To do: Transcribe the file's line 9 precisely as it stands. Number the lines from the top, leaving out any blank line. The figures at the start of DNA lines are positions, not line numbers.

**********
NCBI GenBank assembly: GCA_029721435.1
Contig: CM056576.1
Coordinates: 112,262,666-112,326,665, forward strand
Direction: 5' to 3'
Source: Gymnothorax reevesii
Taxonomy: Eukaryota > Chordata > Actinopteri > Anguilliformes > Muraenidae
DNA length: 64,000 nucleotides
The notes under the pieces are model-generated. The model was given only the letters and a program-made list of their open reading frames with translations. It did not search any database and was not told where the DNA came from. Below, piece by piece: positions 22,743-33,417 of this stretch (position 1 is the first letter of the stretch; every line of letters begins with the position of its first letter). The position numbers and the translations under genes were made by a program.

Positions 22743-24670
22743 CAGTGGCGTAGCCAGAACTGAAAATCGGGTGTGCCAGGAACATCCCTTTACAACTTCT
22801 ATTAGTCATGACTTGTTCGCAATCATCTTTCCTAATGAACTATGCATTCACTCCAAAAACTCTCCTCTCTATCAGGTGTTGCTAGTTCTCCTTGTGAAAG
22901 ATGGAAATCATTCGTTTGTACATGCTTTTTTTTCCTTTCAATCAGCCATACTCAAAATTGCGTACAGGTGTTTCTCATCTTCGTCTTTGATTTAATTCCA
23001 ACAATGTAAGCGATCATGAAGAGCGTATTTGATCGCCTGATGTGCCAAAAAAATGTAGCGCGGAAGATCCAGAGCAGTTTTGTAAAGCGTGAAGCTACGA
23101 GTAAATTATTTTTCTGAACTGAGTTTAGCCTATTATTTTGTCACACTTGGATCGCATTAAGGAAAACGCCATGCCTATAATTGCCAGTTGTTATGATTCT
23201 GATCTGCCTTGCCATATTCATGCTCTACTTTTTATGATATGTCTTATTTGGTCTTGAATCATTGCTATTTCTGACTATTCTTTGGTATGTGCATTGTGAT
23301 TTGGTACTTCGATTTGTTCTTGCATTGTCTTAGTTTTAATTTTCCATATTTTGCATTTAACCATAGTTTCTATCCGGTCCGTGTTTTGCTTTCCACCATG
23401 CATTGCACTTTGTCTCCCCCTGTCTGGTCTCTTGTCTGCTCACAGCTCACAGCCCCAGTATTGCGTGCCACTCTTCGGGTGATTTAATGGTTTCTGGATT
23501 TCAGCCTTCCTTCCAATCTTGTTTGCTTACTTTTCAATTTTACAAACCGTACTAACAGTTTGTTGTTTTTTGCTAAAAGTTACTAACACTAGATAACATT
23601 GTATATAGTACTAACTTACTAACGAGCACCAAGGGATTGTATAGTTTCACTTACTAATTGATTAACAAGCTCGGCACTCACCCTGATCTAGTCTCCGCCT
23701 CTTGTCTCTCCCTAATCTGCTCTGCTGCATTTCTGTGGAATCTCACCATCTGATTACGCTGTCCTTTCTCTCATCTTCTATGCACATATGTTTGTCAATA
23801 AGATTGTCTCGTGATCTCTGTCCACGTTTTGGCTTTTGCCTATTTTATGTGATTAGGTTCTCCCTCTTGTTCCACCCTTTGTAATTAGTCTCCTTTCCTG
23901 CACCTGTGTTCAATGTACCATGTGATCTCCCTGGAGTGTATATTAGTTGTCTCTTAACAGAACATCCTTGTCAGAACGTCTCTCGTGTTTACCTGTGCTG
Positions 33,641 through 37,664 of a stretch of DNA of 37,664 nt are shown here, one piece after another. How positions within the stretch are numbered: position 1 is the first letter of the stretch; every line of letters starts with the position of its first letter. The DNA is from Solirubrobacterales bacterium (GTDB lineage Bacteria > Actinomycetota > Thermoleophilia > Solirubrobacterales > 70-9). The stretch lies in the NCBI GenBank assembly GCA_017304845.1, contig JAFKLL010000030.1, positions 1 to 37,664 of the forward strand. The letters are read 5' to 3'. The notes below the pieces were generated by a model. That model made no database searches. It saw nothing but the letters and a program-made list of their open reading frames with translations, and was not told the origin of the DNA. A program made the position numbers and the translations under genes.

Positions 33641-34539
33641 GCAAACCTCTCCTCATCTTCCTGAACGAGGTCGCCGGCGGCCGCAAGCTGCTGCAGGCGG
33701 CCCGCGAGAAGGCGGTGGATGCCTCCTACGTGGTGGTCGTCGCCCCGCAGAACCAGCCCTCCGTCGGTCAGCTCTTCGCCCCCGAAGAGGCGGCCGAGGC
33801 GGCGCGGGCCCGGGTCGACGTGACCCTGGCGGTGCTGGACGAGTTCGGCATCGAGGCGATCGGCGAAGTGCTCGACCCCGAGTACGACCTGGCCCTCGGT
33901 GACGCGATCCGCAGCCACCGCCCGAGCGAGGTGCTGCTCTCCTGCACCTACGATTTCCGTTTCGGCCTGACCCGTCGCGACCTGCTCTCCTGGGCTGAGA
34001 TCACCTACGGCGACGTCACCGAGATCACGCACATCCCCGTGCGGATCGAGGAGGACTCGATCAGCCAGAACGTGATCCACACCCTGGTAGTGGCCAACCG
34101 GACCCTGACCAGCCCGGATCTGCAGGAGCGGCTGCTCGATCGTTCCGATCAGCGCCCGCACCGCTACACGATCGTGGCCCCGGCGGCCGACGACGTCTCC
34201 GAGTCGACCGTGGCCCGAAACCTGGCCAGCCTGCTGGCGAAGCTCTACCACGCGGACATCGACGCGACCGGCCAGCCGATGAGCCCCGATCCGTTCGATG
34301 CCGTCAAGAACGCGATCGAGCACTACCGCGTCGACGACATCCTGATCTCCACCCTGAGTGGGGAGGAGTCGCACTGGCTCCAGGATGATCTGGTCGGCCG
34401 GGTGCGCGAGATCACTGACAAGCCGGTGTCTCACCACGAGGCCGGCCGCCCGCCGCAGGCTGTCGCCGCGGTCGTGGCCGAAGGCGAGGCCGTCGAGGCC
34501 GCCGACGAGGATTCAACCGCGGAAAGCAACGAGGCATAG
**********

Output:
Positions 22743-24670